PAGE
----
FIELD OF THE INVENTION
This invention relates to the resolution of threo methylphenidate via crystallisation of diastereomeric salts, and to the especially pure enantiomers thus obtained.
BACKGROUND OF THE INVENTION
Methylphenidate is a therapeutic agent that is widely used in the treatment of attention-deficient hyperactivity disorder. It is a controlled substance.
Methylphenidate was first prepared as a mixture of the erythro and threo racemates. U.S. Pat. No. 2,957,880 discloses studies upon the two racemic mixtures, which revealed that the therapeutic activity resides in the threo diastereomer. It is now considered that it is the d-threo [or (R,R)] enantiomer that has the preferred therapeutic activity. Uses of this enantiomer are disclosed in PCT/GB96/01688, PCT/GB96/01689 and PCT/GB96/01690, the contents of which are incorporated herein by reference.
The resolution of threo methylphenidate can be achieved using the expensive resolving agent 1,1′-binaphthyl-2,2′-diyl hydrogen phosphate, a process first reported by Patrick et al (The Journal of Pharmacology and Experimental Therapeutics, 241:152-158 (1987)), and subsequently used by other workers in the field (e.g. Aoyama et al, Journal of Chromatography, 494:420 (1989)). This is perceived to be a more efficient procedure than the method disclosed in U.S. Pat. No. 2,957,880, wherein the corresponding amide of erythro methylphenidate (i.e. R-CONR2 rather than R-CON2Me) is resolved with tartaric acid prior to amide hydrolysis and equilibration at the benzylic centre, followed by esterification of the resultant threo-acid.
SUMMARY OF THE INVENTION
This invention is based upon the discovery that racemic threo methylphenidate can be resolved using inexpensive carboxylic acids, specifically O,O′-diaroyltartaric acids, with surprising efficiency. In one embodiment of the present invention, either D- or L-O,O-di-toluoyltartaric acid forms diastereomeric salts with threo-methylphenidate, and these salts are very readily separated.
An important consequence of this discovery is that the desired enantiomer is obtained in greater chemical purity than by any prior method. Thus, while the process of Patrick et al may give the desired product contaminated with resolving agent, this contaminant can only be removed by repeated extractions that cause hydrolysis of the ester, leaving ritalinic acid as a contaminant.
Needless to say, a product intended for administration to humans should be as pure as possible. Surprisingly, the process of this invention gives the desired enantiomer in very high chemical and enantiomeric purity. In particular, the product is substantially free of resolving agent and/or ritalinic acid (and/or the opposite enantiomer). This purity can be at least 98%, preferably at least 99%, more preferably at least 99.5%, and most preferably at least 99.9%. The product may be in free base form or as a pharmaceutically-acceptable salt, e.g. the hydrochloride.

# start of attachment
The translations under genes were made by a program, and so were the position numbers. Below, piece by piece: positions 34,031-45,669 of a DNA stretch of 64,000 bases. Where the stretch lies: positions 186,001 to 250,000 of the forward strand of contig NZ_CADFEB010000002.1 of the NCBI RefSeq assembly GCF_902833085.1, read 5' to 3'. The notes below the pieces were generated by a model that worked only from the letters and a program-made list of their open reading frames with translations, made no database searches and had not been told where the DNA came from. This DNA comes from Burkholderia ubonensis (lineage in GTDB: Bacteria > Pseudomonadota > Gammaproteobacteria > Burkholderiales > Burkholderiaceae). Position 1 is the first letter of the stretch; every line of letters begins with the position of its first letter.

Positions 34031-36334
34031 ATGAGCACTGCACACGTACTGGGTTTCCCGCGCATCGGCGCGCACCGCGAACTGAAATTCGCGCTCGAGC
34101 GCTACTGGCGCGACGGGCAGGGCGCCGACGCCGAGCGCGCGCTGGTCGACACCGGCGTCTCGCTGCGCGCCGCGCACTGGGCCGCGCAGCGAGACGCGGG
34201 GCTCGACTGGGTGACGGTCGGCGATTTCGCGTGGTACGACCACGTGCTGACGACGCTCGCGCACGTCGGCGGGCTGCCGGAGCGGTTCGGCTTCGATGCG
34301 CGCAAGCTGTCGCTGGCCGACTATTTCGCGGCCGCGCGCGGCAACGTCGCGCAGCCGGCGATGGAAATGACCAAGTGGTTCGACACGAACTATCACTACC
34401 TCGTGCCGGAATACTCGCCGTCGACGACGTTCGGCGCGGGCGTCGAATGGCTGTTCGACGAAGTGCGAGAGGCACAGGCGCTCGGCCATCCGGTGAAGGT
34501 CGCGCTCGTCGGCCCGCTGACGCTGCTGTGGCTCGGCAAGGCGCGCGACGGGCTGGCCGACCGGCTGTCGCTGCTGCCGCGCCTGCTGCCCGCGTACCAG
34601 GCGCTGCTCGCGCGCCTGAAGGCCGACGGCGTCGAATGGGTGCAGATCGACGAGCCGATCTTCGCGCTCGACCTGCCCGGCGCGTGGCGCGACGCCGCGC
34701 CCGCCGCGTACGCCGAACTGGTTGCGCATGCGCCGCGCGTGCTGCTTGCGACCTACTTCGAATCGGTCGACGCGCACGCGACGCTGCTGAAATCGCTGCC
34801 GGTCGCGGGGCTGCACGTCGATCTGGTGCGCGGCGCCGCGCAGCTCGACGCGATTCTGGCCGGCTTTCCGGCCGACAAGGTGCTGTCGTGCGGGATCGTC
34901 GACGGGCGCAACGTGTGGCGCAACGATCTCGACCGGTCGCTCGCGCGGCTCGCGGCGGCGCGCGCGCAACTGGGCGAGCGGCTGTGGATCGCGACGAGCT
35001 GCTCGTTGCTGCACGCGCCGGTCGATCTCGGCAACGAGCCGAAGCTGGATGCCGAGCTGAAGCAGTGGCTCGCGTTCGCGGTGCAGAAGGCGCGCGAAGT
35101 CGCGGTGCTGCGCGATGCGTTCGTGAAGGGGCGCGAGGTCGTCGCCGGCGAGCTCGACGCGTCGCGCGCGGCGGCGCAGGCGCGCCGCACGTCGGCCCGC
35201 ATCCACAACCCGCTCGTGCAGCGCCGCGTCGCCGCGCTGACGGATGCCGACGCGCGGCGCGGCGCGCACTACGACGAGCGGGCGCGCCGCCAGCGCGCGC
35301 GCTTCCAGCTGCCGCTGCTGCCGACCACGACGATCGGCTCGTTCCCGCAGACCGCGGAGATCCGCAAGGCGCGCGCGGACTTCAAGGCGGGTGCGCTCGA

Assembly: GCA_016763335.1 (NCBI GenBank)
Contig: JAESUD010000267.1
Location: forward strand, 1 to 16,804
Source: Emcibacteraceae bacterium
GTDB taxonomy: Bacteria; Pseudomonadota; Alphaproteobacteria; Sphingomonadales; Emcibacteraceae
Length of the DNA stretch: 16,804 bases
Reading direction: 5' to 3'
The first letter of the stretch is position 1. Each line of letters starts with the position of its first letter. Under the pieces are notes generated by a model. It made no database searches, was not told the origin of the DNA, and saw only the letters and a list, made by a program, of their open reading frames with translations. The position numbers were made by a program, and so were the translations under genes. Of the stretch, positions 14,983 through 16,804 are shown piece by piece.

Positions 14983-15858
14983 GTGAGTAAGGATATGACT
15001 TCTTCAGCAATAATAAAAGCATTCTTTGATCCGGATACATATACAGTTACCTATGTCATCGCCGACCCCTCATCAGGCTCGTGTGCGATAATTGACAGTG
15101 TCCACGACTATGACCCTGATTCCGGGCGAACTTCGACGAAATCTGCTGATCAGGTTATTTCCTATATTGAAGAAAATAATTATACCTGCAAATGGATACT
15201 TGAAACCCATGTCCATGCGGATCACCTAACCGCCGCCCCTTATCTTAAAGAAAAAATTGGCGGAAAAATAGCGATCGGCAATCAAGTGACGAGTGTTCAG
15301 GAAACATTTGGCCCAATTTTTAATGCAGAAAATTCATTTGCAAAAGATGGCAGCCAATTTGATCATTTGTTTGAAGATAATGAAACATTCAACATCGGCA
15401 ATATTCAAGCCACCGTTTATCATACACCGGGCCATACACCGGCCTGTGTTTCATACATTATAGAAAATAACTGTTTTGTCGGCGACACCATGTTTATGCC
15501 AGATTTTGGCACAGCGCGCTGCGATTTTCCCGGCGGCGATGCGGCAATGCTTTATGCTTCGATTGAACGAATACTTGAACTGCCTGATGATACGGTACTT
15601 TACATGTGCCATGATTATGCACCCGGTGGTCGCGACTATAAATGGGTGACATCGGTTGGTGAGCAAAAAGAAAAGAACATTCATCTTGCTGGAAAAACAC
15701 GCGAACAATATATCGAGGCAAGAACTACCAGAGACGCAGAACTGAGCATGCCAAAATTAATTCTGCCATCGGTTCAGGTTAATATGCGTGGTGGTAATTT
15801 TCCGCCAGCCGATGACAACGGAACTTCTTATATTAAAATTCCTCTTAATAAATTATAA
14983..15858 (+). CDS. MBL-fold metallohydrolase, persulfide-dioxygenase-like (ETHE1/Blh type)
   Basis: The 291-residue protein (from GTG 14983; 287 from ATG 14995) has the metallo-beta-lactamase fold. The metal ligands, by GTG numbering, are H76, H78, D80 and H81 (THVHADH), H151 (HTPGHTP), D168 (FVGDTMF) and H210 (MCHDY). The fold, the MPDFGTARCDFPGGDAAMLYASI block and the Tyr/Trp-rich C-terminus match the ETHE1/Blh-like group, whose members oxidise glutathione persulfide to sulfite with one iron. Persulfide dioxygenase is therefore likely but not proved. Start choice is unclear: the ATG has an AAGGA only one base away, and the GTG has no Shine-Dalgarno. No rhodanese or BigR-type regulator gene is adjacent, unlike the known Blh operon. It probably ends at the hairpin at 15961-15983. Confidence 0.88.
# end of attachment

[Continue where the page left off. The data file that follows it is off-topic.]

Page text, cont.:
DESCRIPTION OF THE INVENTION
The process of this invention may be carried out under conditions that are generally known to those skilled in the art of classical salt resolution procedures. For example, a mixture of threo-methylphenidate and 1 molar equivalent of D-O,O-ditoluoyltartaric acid in an inert organic solvent is heated and then allowed to cool; the resultant precipitate is filtered, washed with an appropriate solvent and dried to afford directly a salt enriched in at least 97% ee d-threo-methylphenidate, i.e containing less than 1.5% of the opposite enantiomer. Enrichment to higher ee, e.g. at least 99%, can be simply achieved, by reslurrying in fresh solvent and filtering. This is a great improvement on the literature method using 1,1′-binaphthyl-2,2′-diyl hydrogen phosphate, described by Patrick et al, supra, in which the first crystallisation gave a salt corresponding to 85-90% ee material, and further recrystallisation of this material was necessary to raise the ee to 95-97%. The latter level of optical purity is achieved in the present invention in one crystallisation, with an overall higher yield. The method of this invention is therefore more efficient and more economical than the method described by Patrick et al.
Methylphenidate may initially be obtained as a salt of the resolving agent. This may be converted directly to the hydrochloride salt, or any other pharmaceutically-acceptable salt, by a salt exchange procedure. It may be preferable to release the free base, by salt cracking. If desired, the free base can then be converted to a salt form. All these procedures are known to those skilled in the art.
Further advantages of the present invention are as follows:
(i) Salt cracking at pH 9-10 is by addition of aqueous sodium hydroxide, whereas dilute aqueous sodium carbonate is needed for salts of the more base-labile 1,1′-binaphthyl-2,2′-diyl hydrogen phosphate; this renders the novel process more volume efficient.
(ii) Lower volume of aqueous medium in (i) means fewer extractions into organic solvent (TBME rather than diethyl ether) to isolate methylphenidate free base.
(iii) Chemical robustness of DTTA allows for clean and efficient recovery.
Either isomer of methylphenidate can be easily obtained by this procedure, e.g. by simply using the D- or L-isomer of the diaroyl tartaric acid derivative as required.
Single isomer methylphenidate according to this invention, especially pure d-threo-methylphenidate, can be used in therapy for the same purposes as the racemate, e.g. in the treatment of ADHD or narcolepsy. The compound can be formulated with any suitable carrier, in any suitable dosage, as will be apparent to one of ordinary skill in the art. Reference in this context may be made to any of the three PCT Applications identified above.
The following Example illustrates the invention.